Concha: ISIS Weaponizes Social Media To Command World Stage, Recruit Americans
It’s that pit in your stomach only reserved when exposed to the darkest side of human existence. It’s seeing innocents forced to jump from the Twin Towers or a woman being stoned to death in Afghanistan.
It’s seeing a photo of James Foley‘s bloodied, decapitated head on top of his own body (I couldn’t watch the video). It’s seeing the same image for Time freelance journalist and Florida native Steven Sotloff, who likely knew exactly what was coming after apparently being just feet away when Foley’s life was savagely ended two weeks ago. Sotloff’s apparent slaughter (the footage still needs to be independently verified by intelligence experts) was just described by British Prime Minister David Cameron as “despicable and barbaric.”
Learning of this kind of news with visual and audio evidence so quickly wasn’t always like this. It seems like a lifetime ago, but Wall Street Journal reporter Daniel Pearl‘s beheading in Pakistan at the hands of Al Qaeda (and specifically 9/11 mastermind Khalid Sheikh Mohammad) in 2002 was well before the YouTube and Twitter era. Back then, the only way a terrorist organization could get any video of such an act, or a video message out to the masses, was primarily via hard videotape. Footage was often grainy and low-rent. Said tape would need to exchange several hands over weeks at a time before a courier could get it to news organizations like Al Jazeera, based in Qatar but with studios and offices located throughout the Middle East (Al Jazeera America, based in New York, only debuted last year).
Al Jazeera never broadcasted the beheadings of those like Mr. Pearl, but was largely criticized by the West of being sympathetic towards Al Qaeda, with many Western leaders and commentators even going so far to accuse the network of engaging in outright propaganda. Former U.S. Secretary of State Colin Powell once went so far (in October 2001) to demand the emir of Qatar shut down the channel entirely after it repeatedly broadcast video messages in their entirety from Osama Bin Laden.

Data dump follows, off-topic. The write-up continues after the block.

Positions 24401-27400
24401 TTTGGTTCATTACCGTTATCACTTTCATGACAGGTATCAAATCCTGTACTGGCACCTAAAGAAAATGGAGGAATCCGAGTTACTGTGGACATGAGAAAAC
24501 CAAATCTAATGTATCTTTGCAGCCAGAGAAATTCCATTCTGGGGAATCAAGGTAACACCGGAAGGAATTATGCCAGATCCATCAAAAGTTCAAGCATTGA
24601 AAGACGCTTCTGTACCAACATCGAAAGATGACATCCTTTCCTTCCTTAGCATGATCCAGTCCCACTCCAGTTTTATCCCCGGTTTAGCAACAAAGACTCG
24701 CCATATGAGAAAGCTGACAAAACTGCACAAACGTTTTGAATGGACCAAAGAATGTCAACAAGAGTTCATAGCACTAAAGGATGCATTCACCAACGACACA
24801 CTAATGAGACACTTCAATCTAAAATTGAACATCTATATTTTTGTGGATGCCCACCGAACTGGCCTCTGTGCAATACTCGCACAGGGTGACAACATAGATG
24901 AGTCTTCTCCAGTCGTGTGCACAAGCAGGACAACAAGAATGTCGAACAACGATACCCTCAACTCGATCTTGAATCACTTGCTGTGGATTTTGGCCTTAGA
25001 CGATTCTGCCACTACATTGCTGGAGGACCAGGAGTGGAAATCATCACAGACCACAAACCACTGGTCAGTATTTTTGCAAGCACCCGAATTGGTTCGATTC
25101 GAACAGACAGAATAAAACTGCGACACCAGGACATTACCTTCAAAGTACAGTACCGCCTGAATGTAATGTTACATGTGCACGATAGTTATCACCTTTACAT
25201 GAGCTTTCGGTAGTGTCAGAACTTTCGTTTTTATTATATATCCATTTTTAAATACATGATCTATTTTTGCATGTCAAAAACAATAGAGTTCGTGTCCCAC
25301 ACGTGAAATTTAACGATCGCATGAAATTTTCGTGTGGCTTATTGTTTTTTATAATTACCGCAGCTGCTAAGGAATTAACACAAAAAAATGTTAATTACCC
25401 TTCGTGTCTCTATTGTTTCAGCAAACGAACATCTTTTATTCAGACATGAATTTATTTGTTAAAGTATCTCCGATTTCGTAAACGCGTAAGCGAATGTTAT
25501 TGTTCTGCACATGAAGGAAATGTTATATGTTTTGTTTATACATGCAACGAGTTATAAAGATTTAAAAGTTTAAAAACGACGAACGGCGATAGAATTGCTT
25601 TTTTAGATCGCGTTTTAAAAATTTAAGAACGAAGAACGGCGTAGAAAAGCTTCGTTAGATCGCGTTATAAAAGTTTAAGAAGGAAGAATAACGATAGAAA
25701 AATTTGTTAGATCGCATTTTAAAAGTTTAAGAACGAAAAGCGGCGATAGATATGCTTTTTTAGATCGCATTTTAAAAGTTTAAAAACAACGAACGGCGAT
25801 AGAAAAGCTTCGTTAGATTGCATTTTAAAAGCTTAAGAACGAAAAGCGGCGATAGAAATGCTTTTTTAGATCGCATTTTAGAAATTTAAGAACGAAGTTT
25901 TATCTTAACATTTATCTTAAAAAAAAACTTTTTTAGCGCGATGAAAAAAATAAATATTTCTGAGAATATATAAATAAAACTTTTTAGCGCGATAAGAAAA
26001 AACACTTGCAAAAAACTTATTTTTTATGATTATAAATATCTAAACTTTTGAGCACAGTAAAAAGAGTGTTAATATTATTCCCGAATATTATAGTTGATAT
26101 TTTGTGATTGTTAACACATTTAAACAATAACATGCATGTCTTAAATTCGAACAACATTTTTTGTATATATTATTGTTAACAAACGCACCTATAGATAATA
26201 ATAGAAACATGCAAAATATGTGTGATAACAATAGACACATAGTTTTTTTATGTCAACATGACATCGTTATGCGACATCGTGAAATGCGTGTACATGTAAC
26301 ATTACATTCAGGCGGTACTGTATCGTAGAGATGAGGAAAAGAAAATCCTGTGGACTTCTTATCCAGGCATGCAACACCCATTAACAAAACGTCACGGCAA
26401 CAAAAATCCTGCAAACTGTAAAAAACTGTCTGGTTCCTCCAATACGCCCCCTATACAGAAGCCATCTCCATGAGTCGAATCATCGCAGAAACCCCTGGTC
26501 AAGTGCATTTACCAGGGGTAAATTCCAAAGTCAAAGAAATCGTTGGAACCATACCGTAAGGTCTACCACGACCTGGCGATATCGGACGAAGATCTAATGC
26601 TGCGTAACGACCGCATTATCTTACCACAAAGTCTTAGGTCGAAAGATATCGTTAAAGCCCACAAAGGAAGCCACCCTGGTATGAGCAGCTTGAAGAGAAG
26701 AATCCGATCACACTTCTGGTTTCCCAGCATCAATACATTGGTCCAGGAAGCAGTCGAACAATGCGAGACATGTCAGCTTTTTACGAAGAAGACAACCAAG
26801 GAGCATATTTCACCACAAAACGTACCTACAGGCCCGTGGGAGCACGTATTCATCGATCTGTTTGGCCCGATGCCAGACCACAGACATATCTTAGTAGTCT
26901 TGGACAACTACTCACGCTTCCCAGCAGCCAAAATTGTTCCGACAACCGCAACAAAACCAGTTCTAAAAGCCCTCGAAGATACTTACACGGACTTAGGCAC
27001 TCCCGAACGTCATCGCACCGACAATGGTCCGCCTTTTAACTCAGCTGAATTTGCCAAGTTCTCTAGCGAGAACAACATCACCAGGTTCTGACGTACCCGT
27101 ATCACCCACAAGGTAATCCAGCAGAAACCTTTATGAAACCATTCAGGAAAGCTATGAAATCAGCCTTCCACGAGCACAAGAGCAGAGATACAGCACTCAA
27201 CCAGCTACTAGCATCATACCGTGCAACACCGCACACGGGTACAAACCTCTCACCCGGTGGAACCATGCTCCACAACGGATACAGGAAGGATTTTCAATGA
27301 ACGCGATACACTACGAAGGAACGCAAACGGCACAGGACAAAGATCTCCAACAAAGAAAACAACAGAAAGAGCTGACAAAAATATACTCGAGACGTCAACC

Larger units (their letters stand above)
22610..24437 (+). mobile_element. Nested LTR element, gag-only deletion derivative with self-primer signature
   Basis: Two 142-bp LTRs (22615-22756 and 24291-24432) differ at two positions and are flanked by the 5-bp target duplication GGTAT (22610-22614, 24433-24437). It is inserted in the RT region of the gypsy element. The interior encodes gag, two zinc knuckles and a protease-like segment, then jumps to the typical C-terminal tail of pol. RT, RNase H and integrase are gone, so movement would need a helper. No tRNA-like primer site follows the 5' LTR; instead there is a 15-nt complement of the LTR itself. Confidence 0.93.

In 2002, the video of James Foley’s execution would likely still be in the courier stage. Most Americans still wouldn’t have the first clue who ISIS is or the evil it represents. Now ISIS sees how powerful a weapon social media can be.
The extremists who have seized large parts of Syria and Iraq have riveted the world’s attention with their military prowess and unrestrained brutality. But Western intelligence services are also worried about their extraordinary command of seemingly less lethal weapons: state-of-the-art videos, ground images shot from drones and multilingual Twitter messages.
Terrorism at its core has always been less about body counts and more about messaging, about fear. If ISIS kills 200 Kurds in a battle in Iraq tomorrow, almost all Americans wouldn’t even raise an eyebrow. If ISIS beheads an American journalist, then another, it gets almost everyone’s undivided attention. With Twitter now at 250 million active accounts worldwide and Facebook at well over one billion, spreading fear and grabbing the world stage instantly is becoming an all-too-easy part of the terrorist game plan.
According to American intelligence, over 100 Americans have now joined ISIS. Over one thousand Europeans have done the same. So who’s winning the PR war? Look at this example uncovered by the NY Times‘ Scott Shane and Ben Hubbard: An ISIS member going by the name Abu Turaab tweeted this message out recently: “For those who want to come but are facing obstacles, be patient and keep the desire for Jihad alive within you always.”
The State Department account replied the following: “ISIS recruits’ 2 choices: commit atrocities & die as criminals, get nabbed and waste lives in prison.”
The Times reported as of last Friday, the Turaab comment was favorited 32 times (now 34 as of this afternoon). At last check, the State Department response as of 4:30 PM today? Favorited 34 times.
A few months ago, ISIS was an unknown entity, a JV team.
Now it can enter your living room, the pit of your stomach, almost instantaneously.
And in the process, all thanks to supersonic social media…has its most effective recruiting tool of those living inside and outside of our borders as well.
[Image via screengrab]
Follow Joe Concha on Twitter @JoeConchaTV
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